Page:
WHO WROTE WORLD'S SHORTEST POEM?
The world's shortest poem, countless websites tell us, is this couplet:
That claim is itself debatable, but even more intriguing is: Who wrote it? Most websites either offer no author's name, or credit it to that prolific writer, Anon.
The usually well-informed Oxford Dictionary of Quotations says that the shortest poem in the English language (by an unknown poet) is titled On the Antiquity of Microbes and contains only this much - Adam/Had 'em.
Other authorities claim the couplet was the work of that world-famous and talented U.S. humorist/poet Ogden Nash (1902-1971), ...Ogden Nash might well have written that shortest couplet, we thought.
Next, in a discussion forum, we found an email dated February 23, 2001 from someone named David, who said "I prefer ... 'Fleas' by Shel Silverstein, which goes as follows: Adam had 'em."
To our shame, we had never heard of Shel, but when we googled his name, we found plenty about him - which has tempted us to read some of his work. He was a popular and versatile writer of books for children and adults, and a talented musician and songwriter.
"If you saw Shel coming up a New York sidewalk with his old mailman's bag stuffed full of songs wearing a worn-out pair of cowboy boots and faded Can't-Bust-'Em jeans, you'd never guess that he'd written dozens of hit records and sold over eighteen million children's books." -- Fred Koller.
Shel's nephew, Mitch Myers, wrote this tribute: "Sheldon Alan Silverstein was a renaissance man. The author of Dr. Hook and the Medicine Show's 1972 hit, The Cover of the Rolling Stone, he was a songwriter, singer, playwright, cartoonist, poet and author whose work touched millions. Silverstein died of heart failure at his home in Key West, Florida, sometime over the weekend of May 8th.1999. He was sixty-eight."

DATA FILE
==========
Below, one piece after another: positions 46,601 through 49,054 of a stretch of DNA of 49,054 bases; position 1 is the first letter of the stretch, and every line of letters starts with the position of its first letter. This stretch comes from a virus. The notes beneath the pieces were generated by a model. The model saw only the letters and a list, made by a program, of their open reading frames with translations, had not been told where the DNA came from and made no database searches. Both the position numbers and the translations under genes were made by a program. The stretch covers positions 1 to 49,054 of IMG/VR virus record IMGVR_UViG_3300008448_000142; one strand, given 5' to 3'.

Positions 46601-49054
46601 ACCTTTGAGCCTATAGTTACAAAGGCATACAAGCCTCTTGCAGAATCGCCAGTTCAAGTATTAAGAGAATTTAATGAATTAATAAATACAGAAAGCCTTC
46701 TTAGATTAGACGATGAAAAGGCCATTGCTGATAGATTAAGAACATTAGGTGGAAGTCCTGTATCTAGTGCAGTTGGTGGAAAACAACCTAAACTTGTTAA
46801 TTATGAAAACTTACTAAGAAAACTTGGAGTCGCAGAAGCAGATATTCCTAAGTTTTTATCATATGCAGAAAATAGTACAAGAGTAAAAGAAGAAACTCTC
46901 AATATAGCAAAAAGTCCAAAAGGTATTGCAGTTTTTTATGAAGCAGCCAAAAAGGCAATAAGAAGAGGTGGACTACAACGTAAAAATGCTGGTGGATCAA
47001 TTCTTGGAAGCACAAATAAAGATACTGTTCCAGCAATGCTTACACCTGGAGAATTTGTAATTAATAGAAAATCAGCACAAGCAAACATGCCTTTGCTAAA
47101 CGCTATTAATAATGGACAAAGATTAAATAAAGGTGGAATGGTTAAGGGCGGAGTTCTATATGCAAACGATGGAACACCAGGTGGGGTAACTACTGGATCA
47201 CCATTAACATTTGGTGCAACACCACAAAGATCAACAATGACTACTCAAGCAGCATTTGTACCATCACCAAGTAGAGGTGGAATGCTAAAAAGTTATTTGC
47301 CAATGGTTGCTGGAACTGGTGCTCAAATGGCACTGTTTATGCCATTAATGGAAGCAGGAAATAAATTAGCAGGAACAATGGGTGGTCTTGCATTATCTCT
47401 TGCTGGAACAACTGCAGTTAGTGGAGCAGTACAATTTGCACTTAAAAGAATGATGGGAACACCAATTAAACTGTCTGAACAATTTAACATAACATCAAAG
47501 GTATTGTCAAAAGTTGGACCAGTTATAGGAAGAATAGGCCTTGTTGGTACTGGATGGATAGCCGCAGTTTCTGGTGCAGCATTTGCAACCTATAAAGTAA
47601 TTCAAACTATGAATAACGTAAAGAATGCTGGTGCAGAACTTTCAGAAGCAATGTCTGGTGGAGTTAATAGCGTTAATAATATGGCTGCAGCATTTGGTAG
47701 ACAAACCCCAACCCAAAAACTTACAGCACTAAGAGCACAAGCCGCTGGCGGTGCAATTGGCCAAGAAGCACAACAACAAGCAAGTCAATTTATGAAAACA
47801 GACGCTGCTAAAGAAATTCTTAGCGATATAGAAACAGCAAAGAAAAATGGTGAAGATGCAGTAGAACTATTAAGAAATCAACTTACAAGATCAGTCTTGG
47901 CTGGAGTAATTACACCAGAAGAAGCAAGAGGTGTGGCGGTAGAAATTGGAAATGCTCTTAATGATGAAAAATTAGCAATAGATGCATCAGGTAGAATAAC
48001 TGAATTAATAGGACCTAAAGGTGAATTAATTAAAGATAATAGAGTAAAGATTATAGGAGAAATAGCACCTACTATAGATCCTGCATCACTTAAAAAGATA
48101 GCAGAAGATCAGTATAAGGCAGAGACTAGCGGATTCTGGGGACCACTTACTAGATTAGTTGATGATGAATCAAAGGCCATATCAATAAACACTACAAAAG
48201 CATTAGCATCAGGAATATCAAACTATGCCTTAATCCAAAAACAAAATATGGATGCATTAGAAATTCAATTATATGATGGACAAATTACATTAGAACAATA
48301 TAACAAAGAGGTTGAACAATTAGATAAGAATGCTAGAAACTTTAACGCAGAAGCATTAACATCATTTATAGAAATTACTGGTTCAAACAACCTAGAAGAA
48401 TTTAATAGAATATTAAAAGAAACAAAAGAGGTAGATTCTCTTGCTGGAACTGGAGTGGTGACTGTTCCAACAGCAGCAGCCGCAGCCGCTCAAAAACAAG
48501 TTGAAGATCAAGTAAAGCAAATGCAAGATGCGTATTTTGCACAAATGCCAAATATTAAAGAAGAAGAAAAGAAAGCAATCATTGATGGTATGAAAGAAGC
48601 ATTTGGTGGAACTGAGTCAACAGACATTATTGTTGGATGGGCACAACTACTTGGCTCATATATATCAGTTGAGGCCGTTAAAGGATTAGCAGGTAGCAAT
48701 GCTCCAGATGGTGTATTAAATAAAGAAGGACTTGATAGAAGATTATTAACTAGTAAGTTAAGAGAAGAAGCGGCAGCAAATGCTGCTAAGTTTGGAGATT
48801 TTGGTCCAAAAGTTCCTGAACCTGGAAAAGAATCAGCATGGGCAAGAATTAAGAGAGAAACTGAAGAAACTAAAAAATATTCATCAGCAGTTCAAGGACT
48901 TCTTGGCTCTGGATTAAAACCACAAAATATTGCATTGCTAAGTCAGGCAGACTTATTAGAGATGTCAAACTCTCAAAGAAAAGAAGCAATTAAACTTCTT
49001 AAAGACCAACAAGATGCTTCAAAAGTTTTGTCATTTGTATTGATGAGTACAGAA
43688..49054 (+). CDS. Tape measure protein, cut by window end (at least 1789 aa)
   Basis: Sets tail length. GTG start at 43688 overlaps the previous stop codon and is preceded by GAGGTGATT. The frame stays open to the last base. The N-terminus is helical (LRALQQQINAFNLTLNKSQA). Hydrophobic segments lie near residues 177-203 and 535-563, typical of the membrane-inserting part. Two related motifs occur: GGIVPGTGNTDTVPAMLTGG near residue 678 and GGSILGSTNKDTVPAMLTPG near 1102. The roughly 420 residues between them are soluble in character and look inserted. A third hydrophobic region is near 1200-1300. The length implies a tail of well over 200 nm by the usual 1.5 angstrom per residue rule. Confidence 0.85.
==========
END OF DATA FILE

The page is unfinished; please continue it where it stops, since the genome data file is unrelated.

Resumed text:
Particularly interesting to an Australian was that Shel composed the music for the 1970 movie Ned Kelly, one of many films about our notorious outlaw. But he didn't compose the couplet about Adam.
At last, after searching dozens of websites, we discovered the identity of the mystery poet. It was revealed on a US National Park Service website describing Mount Rainer National Park, in west-central Washington state. The Mt Rainier Nature News Notes of July 1, 1927 contained this brief item, tucked away as an end-of-column filler:
Who, we then asked ourselves, was Strickland Gillilan? Google knew (of course). He was an American poet, who lived from 1869 to 1954. As confirmation, we found this notation on ThinkQuest's LitStudies website:
Googling his name, we found that Strickland Gillilan (1869-1954), was a U.S. poet mainly remembered these days for this rhyme (particularly the final couplet) often quoted on Mothers' Day:
THE READING MOTHER
You may have tangible wealth untold
Mystery solved. But we'd still like to learn the name of the genius who amended the title from Gillilan's rather ponderous Lines on the Antiquity of Microbes to what to my mind is the much funnier Fleas. My esteemed friend and colleague, webmaster Barry Downs, says "I prefer the original verbose title, which contrasts nicely with the terse verse."